April 1, 2010 By News Report
Who knows if it's a bit of April Fools' tomfoolery, but Google decided to give a little love Thursday to its not-so-secret admirer: Topeka, Kan.
The search engine company changed its omnipresent Google search logo to Topeka for the day, in homage to the city for ceremoniously changing its name to Google, Kan., for the month of March in a spirited effort to convince the company to bring its test bed for ultra-high speed broadband service there.
Google CEO Eric Schmidt posted on the company's official blog that "this initiative is a one-shot deal that will have no bearing on which municipalities are chosen to participate in our experimental ultra-high speed broadband project, to which Google, Kan. has been just one of many communities to apply."
Massachusetts is the 15th state to announce its participation in the Elevate America program, founded last year with the aim of training 2 million people during the next few years, as a means to improve U.S. workers' technical literacy and the nation's global competitiveness.
New York announced its participation last week.
Source: Boston Globe
The nonprofit Sunshine Review in March gave 39 out of 5,000 state and local government Web sites an A grade on transparency, awarding them Sunny Awards. According to the organization's wiki, reviewers for the organization analyze Web sites for information on "budgets, meetings, elected and administrative officials, permits and zoning, audits, contracts, lobbying, public records and taxes."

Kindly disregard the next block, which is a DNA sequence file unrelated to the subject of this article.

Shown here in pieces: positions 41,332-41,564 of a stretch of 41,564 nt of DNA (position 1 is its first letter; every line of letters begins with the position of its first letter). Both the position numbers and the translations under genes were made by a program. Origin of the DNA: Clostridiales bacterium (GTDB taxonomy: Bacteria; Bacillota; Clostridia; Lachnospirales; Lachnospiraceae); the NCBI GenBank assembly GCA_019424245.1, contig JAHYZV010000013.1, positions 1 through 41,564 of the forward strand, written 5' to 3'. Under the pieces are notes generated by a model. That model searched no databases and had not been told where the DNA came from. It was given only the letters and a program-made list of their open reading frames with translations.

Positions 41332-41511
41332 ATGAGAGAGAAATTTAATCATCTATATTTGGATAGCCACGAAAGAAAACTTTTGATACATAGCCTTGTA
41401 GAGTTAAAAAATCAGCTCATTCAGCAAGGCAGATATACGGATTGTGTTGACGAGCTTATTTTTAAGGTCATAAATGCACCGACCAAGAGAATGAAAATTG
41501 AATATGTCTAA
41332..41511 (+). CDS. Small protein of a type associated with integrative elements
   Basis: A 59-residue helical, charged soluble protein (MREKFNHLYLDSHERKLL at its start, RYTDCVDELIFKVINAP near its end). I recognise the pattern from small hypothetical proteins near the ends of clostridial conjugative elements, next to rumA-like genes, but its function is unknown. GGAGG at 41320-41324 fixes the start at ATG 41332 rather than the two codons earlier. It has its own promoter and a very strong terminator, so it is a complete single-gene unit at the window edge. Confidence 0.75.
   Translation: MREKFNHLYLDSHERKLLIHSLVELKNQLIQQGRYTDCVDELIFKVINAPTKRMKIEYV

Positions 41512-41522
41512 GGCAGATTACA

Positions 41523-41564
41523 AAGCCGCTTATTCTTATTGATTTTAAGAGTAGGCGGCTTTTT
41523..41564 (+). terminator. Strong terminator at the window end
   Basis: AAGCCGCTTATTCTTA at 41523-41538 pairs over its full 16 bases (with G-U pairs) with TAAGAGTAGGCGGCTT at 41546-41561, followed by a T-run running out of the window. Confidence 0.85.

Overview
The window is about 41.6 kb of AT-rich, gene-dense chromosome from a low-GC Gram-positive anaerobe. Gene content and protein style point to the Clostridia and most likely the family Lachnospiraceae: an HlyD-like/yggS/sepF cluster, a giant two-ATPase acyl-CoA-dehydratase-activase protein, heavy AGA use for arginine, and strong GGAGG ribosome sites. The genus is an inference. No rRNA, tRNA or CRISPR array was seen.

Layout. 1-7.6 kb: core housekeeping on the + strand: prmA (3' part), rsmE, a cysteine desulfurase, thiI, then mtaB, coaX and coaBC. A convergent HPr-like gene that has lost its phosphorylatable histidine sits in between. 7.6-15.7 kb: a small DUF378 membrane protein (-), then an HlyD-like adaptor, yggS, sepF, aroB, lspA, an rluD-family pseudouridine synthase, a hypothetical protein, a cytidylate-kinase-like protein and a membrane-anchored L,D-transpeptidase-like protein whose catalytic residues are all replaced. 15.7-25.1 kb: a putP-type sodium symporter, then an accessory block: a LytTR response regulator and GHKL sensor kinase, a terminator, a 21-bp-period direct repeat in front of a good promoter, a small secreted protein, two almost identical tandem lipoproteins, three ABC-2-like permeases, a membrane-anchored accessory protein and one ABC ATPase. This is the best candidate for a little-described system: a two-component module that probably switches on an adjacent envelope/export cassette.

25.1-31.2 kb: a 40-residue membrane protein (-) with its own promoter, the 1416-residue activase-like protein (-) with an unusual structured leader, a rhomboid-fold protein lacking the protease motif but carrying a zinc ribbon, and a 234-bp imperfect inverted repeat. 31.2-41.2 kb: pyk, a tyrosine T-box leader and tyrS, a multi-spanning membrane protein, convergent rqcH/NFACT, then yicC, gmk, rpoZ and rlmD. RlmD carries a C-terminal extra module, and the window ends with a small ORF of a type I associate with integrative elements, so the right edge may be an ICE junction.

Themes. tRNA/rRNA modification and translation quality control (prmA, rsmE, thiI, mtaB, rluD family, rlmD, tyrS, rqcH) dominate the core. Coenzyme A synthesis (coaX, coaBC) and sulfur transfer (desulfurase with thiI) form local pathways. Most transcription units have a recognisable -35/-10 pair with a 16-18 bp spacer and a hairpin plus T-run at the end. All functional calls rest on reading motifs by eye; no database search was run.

"Sunny Award winners deserve recognition for making information available to citizens and for setting a transparency standard that all governments can, and should, meet," President of Sunshine Review Mike Barnhart, said in a statement. "Access to information empowers every citizen to hold government officials accountable for the conduct of the publics' business and the spending of taxpayers' money. Official accountability is the cornerstone of self-government and liberty."
The Sunshine Review says it has analyzed the Web sites of all 50 states, more than 3,140 counties, 805 cities and 1,560 school districts.
The state and local government Web sites that received a perfect score in 2010 are:
Source: Sunshine Review
All over the country, community leaders are looking to boost economic development through various initiatives. One key element in many of those initiatives is the use of information technology. When local governments build IT infrastructure, create e-government applications, assist high-tech startups or otherwise focus on technology, they create conditions that draw businesses to their communities and help retain skilled workers. This paper discusses and provides examples of these various ways local government can use technology to ultimately make a community more attractive to businesses, visitors and residents.